UPPER CHICHESTER — Erskine Wilson started to get concerned before Chichester’s football summer camp began. The Eagles had lost a player to injury during wrestling season the previous winter, and lost another during basketball season.
Then a potential defensive contributor hurt his knee during a spring student/teacher game. So when injuries deluged the team in the fall, Wilson’s bad vibes merely intensified.
“We’ve just got to take it,” the senior wide receiver/all-purpose defender said. “It is what it is. That’s what I tell myself all the time. We’ve just got to play.”
Unlike most teams enduring a rough campaign, the Eagles get one more chance to write a new ending, when they visit Sun Valley Thursday morning in the 54th installment of their holiday rivalry.
It’s an opportunity that coach Ed Buck says his team has taken to heart.
“That’s what we talked about in the last game,” Buck said. “We had a month to lick our wounds, to get things back together. I think we’ve had good practices to be here. We’re just hoping it pays off.”
Chi’s numbers are still down due to injuries, though the Eagles rebounded slightly into the low 30s for a practice on Monday (during which another player had to be helped off the field while Buck was being interviewed). But that’s crucially higher than the 25 or so they had as attrition picked players off during the season.
It’s no surprise, then, that the results haven’t been great. Chichester (1-9) has lost eight straight games. It has scored just nine touchdowns all season for a total of 65 points; the only multiple-score game was a 32-30 setback to Penn Wood on Oct. 15. The lone victory came over Cardinal O’Hara in Week 2, a 7-3 decision before the cavalcade of casualties worsened.
Wilson was the hero that day, scoring on a 31-yard reception with 53 seconds left in the game, one of five touchdowns he has this year.
“I look back at that game all the time,” Wilson said. “I look through film and I’m like, we don’t even play like that anymore.”
There’s a fine line between excuse and explanation that the Eagles have to walk. Wilson sees it as a responsibility, not just in how his role has expanded but in knowing he has to bring his A game all the time. If players don’t, that’s how they get caught in “the trap” that Wilson describes, and it’s how guys are more likely to get injured.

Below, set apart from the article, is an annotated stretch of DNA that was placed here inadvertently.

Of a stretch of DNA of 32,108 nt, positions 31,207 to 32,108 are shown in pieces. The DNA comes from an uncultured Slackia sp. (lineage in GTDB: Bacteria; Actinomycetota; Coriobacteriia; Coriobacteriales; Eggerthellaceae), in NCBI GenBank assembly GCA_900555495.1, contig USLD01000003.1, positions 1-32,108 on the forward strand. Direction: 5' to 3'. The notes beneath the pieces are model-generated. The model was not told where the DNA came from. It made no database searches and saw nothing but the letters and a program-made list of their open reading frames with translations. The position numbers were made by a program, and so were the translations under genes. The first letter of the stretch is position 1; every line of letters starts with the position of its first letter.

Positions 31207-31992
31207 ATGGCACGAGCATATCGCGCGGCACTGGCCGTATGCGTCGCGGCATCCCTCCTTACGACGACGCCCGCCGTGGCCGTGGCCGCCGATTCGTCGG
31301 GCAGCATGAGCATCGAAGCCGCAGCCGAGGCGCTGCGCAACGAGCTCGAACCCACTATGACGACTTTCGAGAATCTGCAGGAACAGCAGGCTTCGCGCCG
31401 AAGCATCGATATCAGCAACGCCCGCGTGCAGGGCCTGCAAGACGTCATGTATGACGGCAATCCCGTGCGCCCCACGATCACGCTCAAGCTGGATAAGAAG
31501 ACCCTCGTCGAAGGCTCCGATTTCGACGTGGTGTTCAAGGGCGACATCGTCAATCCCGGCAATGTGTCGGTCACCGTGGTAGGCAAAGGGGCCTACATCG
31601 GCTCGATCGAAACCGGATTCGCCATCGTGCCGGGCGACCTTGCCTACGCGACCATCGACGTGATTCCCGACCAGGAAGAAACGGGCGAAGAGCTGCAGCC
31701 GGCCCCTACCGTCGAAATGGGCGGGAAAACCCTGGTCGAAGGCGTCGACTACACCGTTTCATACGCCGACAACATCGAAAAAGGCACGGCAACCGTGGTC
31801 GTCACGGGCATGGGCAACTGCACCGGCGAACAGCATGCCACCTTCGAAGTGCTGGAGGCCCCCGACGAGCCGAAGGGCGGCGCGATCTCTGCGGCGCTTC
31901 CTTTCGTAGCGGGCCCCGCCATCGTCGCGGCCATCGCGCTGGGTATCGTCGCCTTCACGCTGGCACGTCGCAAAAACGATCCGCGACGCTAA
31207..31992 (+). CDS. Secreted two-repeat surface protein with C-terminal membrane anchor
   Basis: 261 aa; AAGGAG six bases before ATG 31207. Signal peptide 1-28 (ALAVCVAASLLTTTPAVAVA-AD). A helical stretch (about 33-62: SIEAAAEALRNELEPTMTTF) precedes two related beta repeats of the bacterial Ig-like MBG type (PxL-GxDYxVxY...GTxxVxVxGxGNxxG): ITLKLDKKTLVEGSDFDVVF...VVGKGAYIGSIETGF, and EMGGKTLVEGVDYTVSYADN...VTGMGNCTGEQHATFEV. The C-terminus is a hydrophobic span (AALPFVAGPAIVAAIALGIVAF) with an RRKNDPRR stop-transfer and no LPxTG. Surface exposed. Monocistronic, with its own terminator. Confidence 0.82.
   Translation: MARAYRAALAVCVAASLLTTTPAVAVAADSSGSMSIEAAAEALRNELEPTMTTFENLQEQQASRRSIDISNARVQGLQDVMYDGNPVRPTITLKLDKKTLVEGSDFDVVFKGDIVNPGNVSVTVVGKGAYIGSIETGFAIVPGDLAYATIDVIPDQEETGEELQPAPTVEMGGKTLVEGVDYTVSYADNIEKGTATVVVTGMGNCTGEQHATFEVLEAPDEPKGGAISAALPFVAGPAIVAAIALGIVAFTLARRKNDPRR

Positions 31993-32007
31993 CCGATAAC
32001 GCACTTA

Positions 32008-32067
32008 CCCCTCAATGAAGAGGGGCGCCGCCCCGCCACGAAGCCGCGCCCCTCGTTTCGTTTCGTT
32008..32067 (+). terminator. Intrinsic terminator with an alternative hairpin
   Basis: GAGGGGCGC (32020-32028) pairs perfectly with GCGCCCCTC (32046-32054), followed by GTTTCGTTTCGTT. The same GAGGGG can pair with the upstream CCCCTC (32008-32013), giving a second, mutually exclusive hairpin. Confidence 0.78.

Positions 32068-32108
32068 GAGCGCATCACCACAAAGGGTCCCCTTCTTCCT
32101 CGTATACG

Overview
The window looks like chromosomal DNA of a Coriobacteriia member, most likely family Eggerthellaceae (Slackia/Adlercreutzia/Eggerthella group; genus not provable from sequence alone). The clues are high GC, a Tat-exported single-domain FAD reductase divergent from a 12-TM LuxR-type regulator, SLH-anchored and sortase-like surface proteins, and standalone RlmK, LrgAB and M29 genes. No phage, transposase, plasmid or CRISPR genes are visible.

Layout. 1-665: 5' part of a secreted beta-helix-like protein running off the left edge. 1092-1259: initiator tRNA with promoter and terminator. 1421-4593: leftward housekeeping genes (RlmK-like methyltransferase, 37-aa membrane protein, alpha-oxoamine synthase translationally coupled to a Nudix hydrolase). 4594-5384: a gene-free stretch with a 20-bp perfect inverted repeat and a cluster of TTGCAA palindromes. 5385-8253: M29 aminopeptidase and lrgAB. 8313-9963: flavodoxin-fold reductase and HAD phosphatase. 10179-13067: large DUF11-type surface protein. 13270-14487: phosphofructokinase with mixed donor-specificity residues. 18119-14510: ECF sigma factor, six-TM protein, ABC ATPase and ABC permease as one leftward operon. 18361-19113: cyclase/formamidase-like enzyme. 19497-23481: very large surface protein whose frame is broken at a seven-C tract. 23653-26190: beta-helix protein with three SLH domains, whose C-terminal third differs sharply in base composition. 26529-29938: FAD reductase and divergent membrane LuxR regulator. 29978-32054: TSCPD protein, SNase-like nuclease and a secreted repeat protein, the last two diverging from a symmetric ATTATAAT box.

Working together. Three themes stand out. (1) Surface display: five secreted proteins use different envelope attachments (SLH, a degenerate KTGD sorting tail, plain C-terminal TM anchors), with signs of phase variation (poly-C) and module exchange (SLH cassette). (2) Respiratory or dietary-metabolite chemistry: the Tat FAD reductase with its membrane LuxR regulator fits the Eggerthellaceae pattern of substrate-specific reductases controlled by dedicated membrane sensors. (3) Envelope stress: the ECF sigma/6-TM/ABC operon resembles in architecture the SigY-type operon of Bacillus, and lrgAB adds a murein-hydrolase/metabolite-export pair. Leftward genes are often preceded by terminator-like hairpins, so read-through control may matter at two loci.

But it also means there are things the team just can’t do because of lack of time and manpower.
“As difficult as it was for us, I think the wear and tear on them, looking around every day, not knowing who’s going to be lined up at this position, who’s going to be lined up at that position, it’s been draining for all of us,” Buck said. “You can see the lack of consistency we’ve had all year.”
Wilson has made adjustments. He’s been more vocal, especially with younger teammates, making sure they know when they’re doing something wrong but also reinforcing the things that they’re doing correctly. After shifting from tight end to wide receiver this year, he’s also moving back from linebacker to safety for the finale.
“I’ve never played safety in my life,” he said. “I’m there and doing it for the team.”
Sun Valley (5-6) is looking for its first .500 season since 2016, when the Vanguards went 6-6. This one would feel considerably different: Then, Sun Valley started 6-1 and lost its last five, including a 14-10 Turkey Day setback at Chi. As for a winning season, the Vanguards last experienced that in 2006.
Getting back to even would be ahead of schedule for Ernie Ellis, in just his second year as head coach. Being more of a factor in the Ches-Mont League is Ellis’ ultimate barometer, and the progress there is promising at 3-4, though the gap to the league and District 1 Class 5A elites remain. He’s seen more of a sense this year that his players, “are starting to believe that they belong” in the league, and a .500 record would be a boost.
Not that Ellis, a Sun Valley grad with a staff stocked full of alums, needs any extra motivation for this game.
“This game always means a lot, regardless of record,” he said. “I feel like this class really exploded. We were gradually growing and this year I feel like at certain times, it was like we kind of jumped ahead by a few years’ growth.”
Wilson would love for his teammates at Chi to have that kind of feeling, too, beginning with this finale.
“I feel like I’m going to take advantage of this, put my best out there,” he said. “Look good, get some film and make sure my teammates have something to build off of next year.”
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